Property Taxes
                          Sales Tax
                          Sewer Connection Fees
                          State Funds
                          Storm Run-Off Fees
                          Utility Bills
                          Water Connection Fees

                             WHERE MONEY GOES

                          Capital Improvements
                          City Buildings
                          Fire Protection
                          General Administration
                          Maintenance of Sanitary Sewer System
                          Maintenance of Storm Water System
                          Motor Pools
                          Municipal Court
                          Public Safety
                          Redevelopment Agency
                          Storm Sewer Construction
                          Street Lights
                          Waste Collection and Disposal
                          Water Construction
Updated 8/20/04                                                                                    Page 2 of 3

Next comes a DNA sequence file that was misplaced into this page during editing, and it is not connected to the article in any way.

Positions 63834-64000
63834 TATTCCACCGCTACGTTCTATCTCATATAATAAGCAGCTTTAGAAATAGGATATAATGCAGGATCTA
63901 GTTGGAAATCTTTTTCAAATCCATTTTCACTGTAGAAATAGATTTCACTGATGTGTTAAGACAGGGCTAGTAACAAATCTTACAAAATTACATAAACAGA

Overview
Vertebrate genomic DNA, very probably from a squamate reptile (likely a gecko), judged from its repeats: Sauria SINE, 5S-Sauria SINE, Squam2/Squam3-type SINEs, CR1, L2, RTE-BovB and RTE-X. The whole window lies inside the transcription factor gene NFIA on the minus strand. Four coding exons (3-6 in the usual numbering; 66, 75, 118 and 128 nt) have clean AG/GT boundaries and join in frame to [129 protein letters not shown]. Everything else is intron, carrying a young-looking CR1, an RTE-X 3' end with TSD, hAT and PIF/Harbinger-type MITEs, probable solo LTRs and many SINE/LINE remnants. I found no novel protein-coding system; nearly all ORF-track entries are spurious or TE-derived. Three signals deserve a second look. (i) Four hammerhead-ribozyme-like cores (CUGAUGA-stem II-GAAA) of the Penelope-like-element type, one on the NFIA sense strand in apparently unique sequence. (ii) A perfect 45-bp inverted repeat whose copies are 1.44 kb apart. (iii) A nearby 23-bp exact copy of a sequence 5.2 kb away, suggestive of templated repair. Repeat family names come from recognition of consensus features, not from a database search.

HISTORY OF NORTH OGDEN

         Because of the unusual valley setting and its beautiful surroundings, North Ogden was a choice spot to the
early settlers. The valley floor was covered with green foliage and wild flowers of every description. Mountain
streams ran clear and cold. Multi-shaded autumn leaves made the foothills and mountainsides an artist’s paradise in
Indian summer. Mighty Ben Lomond, the mountain to the north, stood as a marvelous majestic tower of strength.
North Ogden was truly one of the beauty spots in the West. But, it was alive with Native Americans!

         At one time there was nothing but teepees and Native Americans all over this valley, and they were hostile to
any white man who entered upon their land. Consequently, it created a real challenge for anyone who wanted to live
in this valley.

        The early trappers were the first white men to come to North Ogden, years before the Mormon Pioneers,
because the streams that flowed from the mountains were full of beaver and fur bearing animals that roamed the hills.
They came through North Ogden Canyon because Ogden Canyon was a wild, impassable gorge that was a threat even
to horses.

        In 1850, Jonathon Campbell, a Mormon Pioneer and member of the Mormon Battalion, and his brother,
Samuel, were the first to try and establish a white settlement here, but the Natives ran them out! On March 4, 1851
they returned with a company of ten families and claimed it forever from the Natives. They cut trees in the canyons
and began building log cabins. They grubbed out the sagebrush and planted grain.